Archive for bootstrap

estimation exam [best of]

Posted in Books, Kids, Statistics with tags , , , , , , , , on January 29, 2019 by xi'an

Yesterday, I received a few copies of our CRC Press Handbook of Mixture Analysis, while grading my mathematical statistics exam 160 copies. Among the few goodies, I noticed the always popular magical equality


that must have been used in so many homeworks and exam handouts by now that it should become a folk theorem. More innovative is the argument that E[1/min{X¹,X²,…}] does not exist for iid U(0,θ) because it is the minimum and thus is the only one among the order statistics with the ability to touch zero. Another universal shortcut was the completeness conclusion that when the integral

\int_0^\theta \varphi(x) x^k \text{d}x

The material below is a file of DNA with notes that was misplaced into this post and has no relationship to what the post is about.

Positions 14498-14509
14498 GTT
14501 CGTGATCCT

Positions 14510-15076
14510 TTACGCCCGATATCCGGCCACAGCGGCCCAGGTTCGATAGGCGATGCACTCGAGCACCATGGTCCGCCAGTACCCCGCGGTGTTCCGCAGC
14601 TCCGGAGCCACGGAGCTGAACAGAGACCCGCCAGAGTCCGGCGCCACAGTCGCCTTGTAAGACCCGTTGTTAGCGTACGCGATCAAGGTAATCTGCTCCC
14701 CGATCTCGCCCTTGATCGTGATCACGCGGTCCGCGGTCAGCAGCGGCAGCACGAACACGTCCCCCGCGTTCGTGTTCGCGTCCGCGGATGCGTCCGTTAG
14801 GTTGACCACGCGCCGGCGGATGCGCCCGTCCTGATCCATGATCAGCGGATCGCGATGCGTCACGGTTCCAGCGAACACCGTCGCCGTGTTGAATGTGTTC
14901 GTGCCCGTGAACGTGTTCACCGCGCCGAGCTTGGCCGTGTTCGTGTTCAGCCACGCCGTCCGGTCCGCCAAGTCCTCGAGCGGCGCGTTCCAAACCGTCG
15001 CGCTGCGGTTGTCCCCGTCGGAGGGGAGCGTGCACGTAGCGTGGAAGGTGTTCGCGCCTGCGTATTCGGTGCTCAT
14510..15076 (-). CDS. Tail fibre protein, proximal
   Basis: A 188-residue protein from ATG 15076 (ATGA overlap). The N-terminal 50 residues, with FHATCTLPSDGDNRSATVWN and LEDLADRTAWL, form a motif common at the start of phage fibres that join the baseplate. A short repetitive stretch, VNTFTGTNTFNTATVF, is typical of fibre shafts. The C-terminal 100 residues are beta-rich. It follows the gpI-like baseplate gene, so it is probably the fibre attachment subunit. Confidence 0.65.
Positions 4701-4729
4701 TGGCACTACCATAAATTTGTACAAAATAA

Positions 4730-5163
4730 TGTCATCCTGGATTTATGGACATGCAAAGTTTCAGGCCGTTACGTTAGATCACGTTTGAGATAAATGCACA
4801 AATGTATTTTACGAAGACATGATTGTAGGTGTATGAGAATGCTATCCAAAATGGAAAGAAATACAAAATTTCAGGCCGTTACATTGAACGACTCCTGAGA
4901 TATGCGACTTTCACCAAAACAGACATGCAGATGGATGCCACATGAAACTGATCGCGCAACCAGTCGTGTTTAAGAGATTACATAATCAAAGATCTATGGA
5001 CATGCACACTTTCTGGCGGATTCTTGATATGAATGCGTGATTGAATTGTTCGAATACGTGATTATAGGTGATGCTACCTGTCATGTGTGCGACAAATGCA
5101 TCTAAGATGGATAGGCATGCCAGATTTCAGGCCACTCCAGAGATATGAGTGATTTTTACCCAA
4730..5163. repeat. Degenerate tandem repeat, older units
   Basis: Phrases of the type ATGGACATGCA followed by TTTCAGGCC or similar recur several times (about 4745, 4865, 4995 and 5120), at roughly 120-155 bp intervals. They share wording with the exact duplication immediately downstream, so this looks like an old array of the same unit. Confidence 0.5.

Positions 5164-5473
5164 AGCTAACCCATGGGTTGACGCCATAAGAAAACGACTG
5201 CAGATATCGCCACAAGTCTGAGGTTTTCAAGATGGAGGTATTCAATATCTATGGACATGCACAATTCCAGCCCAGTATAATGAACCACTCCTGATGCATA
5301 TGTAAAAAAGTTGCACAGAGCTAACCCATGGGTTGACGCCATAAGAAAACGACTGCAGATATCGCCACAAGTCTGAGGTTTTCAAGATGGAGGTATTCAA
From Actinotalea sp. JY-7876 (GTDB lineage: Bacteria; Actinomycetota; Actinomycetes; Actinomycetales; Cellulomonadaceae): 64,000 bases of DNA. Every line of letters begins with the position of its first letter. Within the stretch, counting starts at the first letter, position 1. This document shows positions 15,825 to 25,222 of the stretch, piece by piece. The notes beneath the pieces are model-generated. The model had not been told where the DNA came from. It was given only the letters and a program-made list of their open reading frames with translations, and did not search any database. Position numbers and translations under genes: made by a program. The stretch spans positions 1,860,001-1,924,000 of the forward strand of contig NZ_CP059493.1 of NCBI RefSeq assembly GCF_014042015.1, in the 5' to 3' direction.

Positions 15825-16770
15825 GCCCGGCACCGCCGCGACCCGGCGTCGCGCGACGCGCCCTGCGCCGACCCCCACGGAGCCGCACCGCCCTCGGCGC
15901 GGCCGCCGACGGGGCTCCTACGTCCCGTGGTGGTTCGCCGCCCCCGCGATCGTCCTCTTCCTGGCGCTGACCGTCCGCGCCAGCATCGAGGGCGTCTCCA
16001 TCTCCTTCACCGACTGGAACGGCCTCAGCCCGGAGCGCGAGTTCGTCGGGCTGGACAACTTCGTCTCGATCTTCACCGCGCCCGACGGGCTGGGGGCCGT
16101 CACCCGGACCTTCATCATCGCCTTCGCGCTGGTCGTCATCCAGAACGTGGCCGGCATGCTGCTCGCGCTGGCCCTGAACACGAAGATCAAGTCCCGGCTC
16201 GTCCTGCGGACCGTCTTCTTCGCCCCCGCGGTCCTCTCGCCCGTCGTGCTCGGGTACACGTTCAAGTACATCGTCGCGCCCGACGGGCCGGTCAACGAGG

was zero for all θ’s then φ had to be equal to zero with no further argument (only one student thought to take the derivative). Plus a growing inability in the cohort to differentiate even simple functions… (At least, most students got the bootstrap right, as exemplified by their R code.) And three stars to the student who thought of completely gluing his anonymisation tag, on every one of his five sheets!, making identification indeed impossible, except by elimination of the 159 other names.

bootstrap in Nature

Posted in Statistics with tags , , , , , , , , , , on December 29, 2018 by xi'an

A news item in the latest issue of Nature I received about Brad Efron winning the “Nobel Prize of Statistics” this year. The bootstrap is certainly an invention worth the recognition, not to mention Efron’s contribution to empirical Bayes analysis,, even though I remain overall reserved about the very notion of a Nobel prize in any field… With an appropriate XXL quote, who called the bootstrap method the ‘best statistical pain reliever ever produced’!


Posted in Kids, Statistics, University life with tags , , , , , , , on February 7, 2018 by xi'an